At every season of the year the solid piers of the ground floor have the yellow tone and the imperceptible sweating surface that moisture gives to stone. The passer-by feels chilled as he walks close to this wall, where worn corner-stones ineffectually shelter him from the wheels of vehicles. As is always the case in houses built before carriages were in use, the vault of the doorway forms a very low archway not unlike the barbican of a prison. To the right of this entrance there are three windows, protected outside by iron gratings of so close a pattern, that the curious cannot possibly see the use made of the dark, damp rooms within, and the panes too are dirty and dusty; to the left are two similar windows, one of which is sometimes open, exposing to view the porter, his wife, and his children; swarming, working, cooking, eating, and screaming, in a floored and wainscoted room where everything is dropping to pieces, and into which you descend two steps—a depth which seems to suggest the gradual elevation of the soil of Paris. If on a rainy day some foot-passenger takes refuge under the long vault, with projecting lime-washed beams, which leads from the door to the staircase, he will hardly fail to pause and look at the picture presented by the interior of this house. To the left is a square garden-plot, allowing of not more than four long steps in each direction, a garden of black soil, with trellises bereft of vines, and where, in default of vegetation under the shade of two trees, papers collect, old rags, potsherds, bits of mortar fallen from the roof; a barren ground, where time has shed on the walls, and on the trunks and branches of the trees, a powdery deposit like cold soot. The two parts of the house, set at a right angle, derive light from this garden-court shut in by two adjoining houses built on wooden piers, decrepit and ready to fall, where on each floor some grotesque evidence is to be seen of the craft pursued by some lodger within. Here long poles are hung with immense skeins of dyed worsted put out to dry; there, on ropes, dance clean-washed shirts; higher up, on a shelf, volumes display their freshly marbled edges; women sing, husbands whistle, children shout; the carpenter saws his planks, a copper-turner makes the metal screech; all kinds of industries combine to produce a noise which the number of instruments renders distracting. The general system of decoration in this passage, which is neither courtyard, garden, nor vaulted way, though a little of all, consists of wooden pillars resting on square stone blocks, and forming arches. Two archways open on to the little garden; two others, facing the front gateway, lead to a wooden staircase, with an iron balustrade that was once a miracle of smith's work, so whimsical are the shapes given to the metal; the worn steps creak under every tread. The entrance to each flat has an architrave dark with dirt, grease, and dust, and outer doors, covered with Utrecht velvet set with brass nails, once gilt, in a diamond pattern. These relics of splendor show that in the time of Louis XIV. the house was the residence of some councillor to the Parlement, some rich priests, or some treasurer of the ecclesiastical revenue. But these vestiges of former luxury bring a smile to the lips by the artless contrast of past and present. M. Jean-Jules Popinot lived on the first floor of this house, where the gloom, natural to all first floors in Paris houses, was increased by the narrowness of the street. This old tenement was known to all the twelfth arrondissement, on which Providence had bestowed this lawyer, as it gives a beneficent plant to cure or alleviate every malady. Here is a sketch of a man whom the brilliant Marquise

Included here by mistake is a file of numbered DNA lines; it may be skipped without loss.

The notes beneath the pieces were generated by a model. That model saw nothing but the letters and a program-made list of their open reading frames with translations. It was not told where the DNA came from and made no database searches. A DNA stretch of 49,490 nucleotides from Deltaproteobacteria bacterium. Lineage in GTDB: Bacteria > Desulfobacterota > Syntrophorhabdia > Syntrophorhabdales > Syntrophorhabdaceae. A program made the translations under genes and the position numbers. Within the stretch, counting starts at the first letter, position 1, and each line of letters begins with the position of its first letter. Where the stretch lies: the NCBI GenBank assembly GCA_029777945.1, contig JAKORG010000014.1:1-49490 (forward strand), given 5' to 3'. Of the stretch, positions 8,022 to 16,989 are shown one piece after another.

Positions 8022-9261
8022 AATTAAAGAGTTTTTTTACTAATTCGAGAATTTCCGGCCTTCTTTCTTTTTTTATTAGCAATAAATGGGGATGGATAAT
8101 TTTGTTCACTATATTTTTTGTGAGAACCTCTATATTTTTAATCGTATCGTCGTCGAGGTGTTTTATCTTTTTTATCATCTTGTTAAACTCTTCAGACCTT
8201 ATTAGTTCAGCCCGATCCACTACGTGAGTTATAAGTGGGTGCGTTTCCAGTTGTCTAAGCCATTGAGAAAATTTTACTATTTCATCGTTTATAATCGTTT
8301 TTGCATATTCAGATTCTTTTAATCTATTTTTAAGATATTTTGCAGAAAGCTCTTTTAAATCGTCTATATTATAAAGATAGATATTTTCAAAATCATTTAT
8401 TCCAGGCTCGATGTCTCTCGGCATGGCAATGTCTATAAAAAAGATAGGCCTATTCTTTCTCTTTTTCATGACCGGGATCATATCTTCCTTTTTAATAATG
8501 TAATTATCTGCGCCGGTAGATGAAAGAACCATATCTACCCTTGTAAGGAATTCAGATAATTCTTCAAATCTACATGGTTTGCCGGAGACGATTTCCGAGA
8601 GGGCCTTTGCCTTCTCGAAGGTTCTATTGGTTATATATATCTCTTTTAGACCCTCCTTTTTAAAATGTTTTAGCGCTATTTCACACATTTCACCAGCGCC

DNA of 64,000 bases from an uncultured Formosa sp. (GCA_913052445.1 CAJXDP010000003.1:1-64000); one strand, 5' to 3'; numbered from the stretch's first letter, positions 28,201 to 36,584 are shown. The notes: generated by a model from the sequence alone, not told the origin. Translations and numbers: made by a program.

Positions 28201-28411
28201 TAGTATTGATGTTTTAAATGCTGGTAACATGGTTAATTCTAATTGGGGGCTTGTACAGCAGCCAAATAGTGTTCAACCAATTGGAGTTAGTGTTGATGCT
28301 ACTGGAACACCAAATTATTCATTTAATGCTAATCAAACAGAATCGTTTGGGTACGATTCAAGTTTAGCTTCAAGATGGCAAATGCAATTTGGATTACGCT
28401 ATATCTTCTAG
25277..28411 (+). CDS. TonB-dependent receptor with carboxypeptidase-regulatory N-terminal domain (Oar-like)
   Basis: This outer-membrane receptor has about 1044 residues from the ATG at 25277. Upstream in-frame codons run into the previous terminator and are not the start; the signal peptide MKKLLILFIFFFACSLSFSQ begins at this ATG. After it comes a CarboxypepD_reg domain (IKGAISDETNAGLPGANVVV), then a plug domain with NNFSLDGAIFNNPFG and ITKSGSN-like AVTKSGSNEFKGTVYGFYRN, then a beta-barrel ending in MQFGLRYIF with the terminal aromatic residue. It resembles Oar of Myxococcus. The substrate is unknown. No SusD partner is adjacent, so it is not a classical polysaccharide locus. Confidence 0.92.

d'Espard hoped to fascinate. M. Popinot, as is seemly for a magistrate, was always dressed in black—a style which contributed to make him ridiculous in the eyes of those who were in the habit of judging everything from a superficial examination. Men who are jealous of maintaining the dignity required by this color ought to devote themselves to constant and minute care of their person; but our dear M. Popinot was incapable of forcing himself to the puritanical cleanliness which black demands. His trousers, always threadbare, looked like camlet —the stuff of which attorneys' gowns are made; and his habitual stoop set them, in time, in such innumerable creases, that in places they were traced with lines, whitish, rusty, or shiny, betraying either sordid avarice, or the most unheeding poverty. His coarse worsted stockings were twisted anyhow in his ill-shaped shoes. His linen had the tawny tinge acquired by long sojourn in a wardrobe, showing that the late lamented Madame Popinot had had a mania for much linen; in the Flemish fashion, perhaps, she had given herself the trouble of a great wash no more than twice a year. The old man's coat and waistcoat were in harmony with his trousers, shoes, stockings, and linen. He always had the luck of his carelessness; for, the first day he put on a new coat, he unfailingly matched it with the rest of his costume by staining it with incredible promptitude. The good man waited till his housekeeper told him that his hat was too shabby before buying a new one. His necktie was always crumpled and starchless, and he never set his dog-eared shirt collar straight after his judge's bands had disordered it. He took no care of his gray hair, and shaved but twice a week. He never wore gloves, and generally kept his hands stuffed into his empty trousers' pockets; the soiled pocket-holes, almost always torn, added a final touch to the slovenliness of his person. Any one who knows the Palais de Justice at Paris, where every variety of black attire may be studied, can easily imagine the appearance of M. Popinot. The habit of sitting for days at a time modifies the structure of the body, just as the fatigue of hearing interminable pleadings tells on the expression of a magistrate's face. Shut up as he is in courts ridiculously small, devoid of architectural dignity, and where the air is quickly vitiated, a Paris judge inevitably acquires a countenance puckered and seamed by reflection, and depressed by weariness; his complexion turns pallid, acquiring an earthy or greenish hue according to his individual temperament. In short, within a given time the most blooming young man is turned into an "inasmuch" machine—an instrument which applies the Code to individual cases with the indifference of clockwork. Hence, nature, having bestowed on M. Popinot a not too pleasing exterior, his life as a lawyer had not improved it. His frame was graceless and angular. His thick knees, huge feet, and broad hands formed a contrast with a priest-like face having a vague resemblance to a calf's head, meek to unmeaningness, and but little brightened by divergent bloodless eyes, divided by a straight flat nose, surmounted by a flat forehead, flanked by enormous ears, flabby and graceless. His thin, weak hair showed the baldness through various irregular partings. One feature only commended this face to the physiognomist. This man had a mouth to whose lips divine kindness lent its sweetness. They were wholesome, full, red lips, finely wrinkled, sinuous,